Understanding the genetic basis of tetrodotoxin (TTX) accumulation and resistance in animals could provide us significant insights into adaptive evolution in ecological communities. It has been reported that TTX resistance is possibly due to gene mutation in sodium channels. Eating sea snail Nassarius has caused serious people poisoning and death incident due to tetrodotoxin (TTX) accumulation in their body. Here we conducted transcriptome analysis for both toxic and non-toxic communities in two Nassarius species (Nassarius succinctus and Nassarius variciferus) to reveal their genetic patterns of TTX accumulation and resistance. For genetic expression, the cellular and metabolic process, and binding and catalytic activity accounted for the top classification categories for both species. The toxic communities generally produced more up-regulated genes than non-toxic communities. The mostly different expression genes among toxic and non-toxic communities mainly included heat shock protein 83-like, cytochrome c oxidase subunit, WAS protein family member 2, delta-aminolevulinic acid dehydratase, protein transport protein Sec24D isoform X2 and so on, some of which referred to detoxification. In mutation level, the sodium channel gene of N. succinctus had one amino acid “L” that is different from that of other animals. The transcriptome analysis of both toxic and nontoxic communities in two Nassarius species provided important genetic basis for adaptive evolution research of TTX accumulation and resistance.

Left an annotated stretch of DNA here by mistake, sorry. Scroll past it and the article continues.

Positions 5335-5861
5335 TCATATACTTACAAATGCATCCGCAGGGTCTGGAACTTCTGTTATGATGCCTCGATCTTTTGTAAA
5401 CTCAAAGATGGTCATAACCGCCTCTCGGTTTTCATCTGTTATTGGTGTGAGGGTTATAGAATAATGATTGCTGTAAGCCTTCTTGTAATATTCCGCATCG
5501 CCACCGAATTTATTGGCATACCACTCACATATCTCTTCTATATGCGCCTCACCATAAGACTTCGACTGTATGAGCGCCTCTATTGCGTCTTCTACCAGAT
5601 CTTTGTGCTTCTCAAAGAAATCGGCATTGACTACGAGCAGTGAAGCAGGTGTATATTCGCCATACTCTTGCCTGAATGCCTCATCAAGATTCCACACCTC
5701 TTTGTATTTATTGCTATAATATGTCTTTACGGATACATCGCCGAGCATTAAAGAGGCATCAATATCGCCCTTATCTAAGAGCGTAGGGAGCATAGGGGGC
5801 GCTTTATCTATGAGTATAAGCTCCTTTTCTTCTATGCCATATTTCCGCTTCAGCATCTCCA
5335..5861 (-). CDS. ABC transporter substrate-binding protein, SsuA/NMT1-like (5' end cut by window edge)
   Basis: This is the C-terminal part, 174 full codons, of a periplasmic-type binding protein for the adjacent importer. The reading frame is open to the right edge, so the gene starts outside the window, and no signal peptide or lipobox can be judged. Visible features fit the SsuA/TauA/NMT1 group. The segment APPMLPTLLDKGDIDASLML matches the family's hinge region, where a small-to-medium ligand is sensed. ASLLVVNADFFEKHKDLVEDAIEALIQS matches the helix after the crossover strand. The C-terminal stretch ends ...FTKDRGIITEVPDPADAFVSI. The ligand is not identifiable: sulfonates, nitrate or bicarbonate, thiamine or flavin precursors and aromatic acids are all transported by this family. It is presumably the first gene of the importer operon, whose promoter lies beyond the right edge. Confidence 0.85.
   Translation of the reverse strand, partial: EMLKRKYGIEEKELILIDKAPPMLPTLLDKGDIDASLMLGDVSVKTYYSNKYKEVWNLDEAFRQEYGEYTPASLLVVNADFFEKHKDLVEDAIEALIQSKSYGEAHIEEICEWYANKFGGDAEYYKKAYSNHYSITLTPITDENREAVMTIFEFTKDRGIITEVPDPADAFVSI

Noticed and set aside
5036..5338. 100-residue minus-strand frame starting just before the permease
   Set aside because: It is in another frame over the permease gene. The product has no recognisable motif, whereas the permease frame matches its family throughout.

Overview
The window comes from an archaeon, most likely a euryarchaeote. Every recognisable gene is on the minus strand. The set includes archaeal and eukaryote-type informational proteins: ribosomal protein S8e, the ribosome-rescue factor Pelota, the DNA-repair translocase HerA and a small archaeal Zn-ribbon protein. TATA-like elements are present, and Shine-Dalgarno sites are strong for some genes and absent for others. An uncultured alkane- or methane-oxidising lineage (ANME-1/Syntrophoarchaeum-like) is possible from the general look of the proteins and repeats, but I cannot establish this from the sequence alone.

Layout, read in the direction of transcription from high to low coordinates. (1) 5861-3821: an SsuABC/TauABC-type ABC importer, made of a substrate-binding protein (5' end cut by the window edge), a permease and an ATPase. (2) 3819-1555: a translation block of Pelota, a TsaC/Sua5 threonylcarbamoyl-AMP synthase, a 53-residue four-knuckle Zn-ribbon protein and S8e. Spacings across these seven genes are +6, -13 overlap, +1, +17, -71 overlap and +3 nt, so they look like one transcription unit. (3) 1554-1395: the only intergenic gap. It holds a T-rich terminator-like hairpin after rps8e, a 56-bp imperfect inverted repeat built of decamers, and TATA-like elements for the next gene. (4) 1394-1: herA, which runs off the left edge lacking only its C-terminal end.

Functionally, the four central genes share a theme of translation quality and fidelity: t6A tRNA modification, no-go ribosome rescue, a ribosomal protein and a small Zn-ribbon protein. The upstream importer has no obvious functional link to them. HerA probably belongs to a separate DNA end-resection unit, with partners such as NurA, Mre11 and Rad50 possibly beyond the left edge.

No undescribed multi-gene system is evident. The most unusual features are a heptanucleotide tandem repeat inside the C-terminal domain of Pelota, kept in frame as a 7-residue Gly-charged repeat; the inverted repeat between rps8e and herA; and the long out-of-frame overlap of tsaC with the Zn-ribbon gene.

Understanding the genetic basis in animals possessing toxin could provide us significant insights into the adaptive evolution in toxin resistance. The reason of toxin resistance may refer to the mutation in sodium channels or the toxin-binding proteins. Sea snail Nassarius can accumulate tetrodotoxin (TTX) in their body and has caused serious people poisoning and death incident. However, the genetic basis of Nassarius including genetic expression and mutation has not been researched yet. Here we investigated the genetic basis from two Nassarius species (Nassarius succinctus and Nassarius variciferus) for TTX resistance with transcriptome. The genetic express pattern for both species was clearly revealed. The cellular and metabolic process, and binding and catalytic activity accounted for the top classification categories. The toxic samples generally produced more up-regulated genes than non-toxic samples. Some genes which possibly produce TTX-binding proteins were flagged. One sodium channel gene was identified from N. succinctus where one mutation cite was found as being different from all other animals included. The genetic basis of Nassarius revealed in this study would contribute to the further TTX-resistance mechanism research.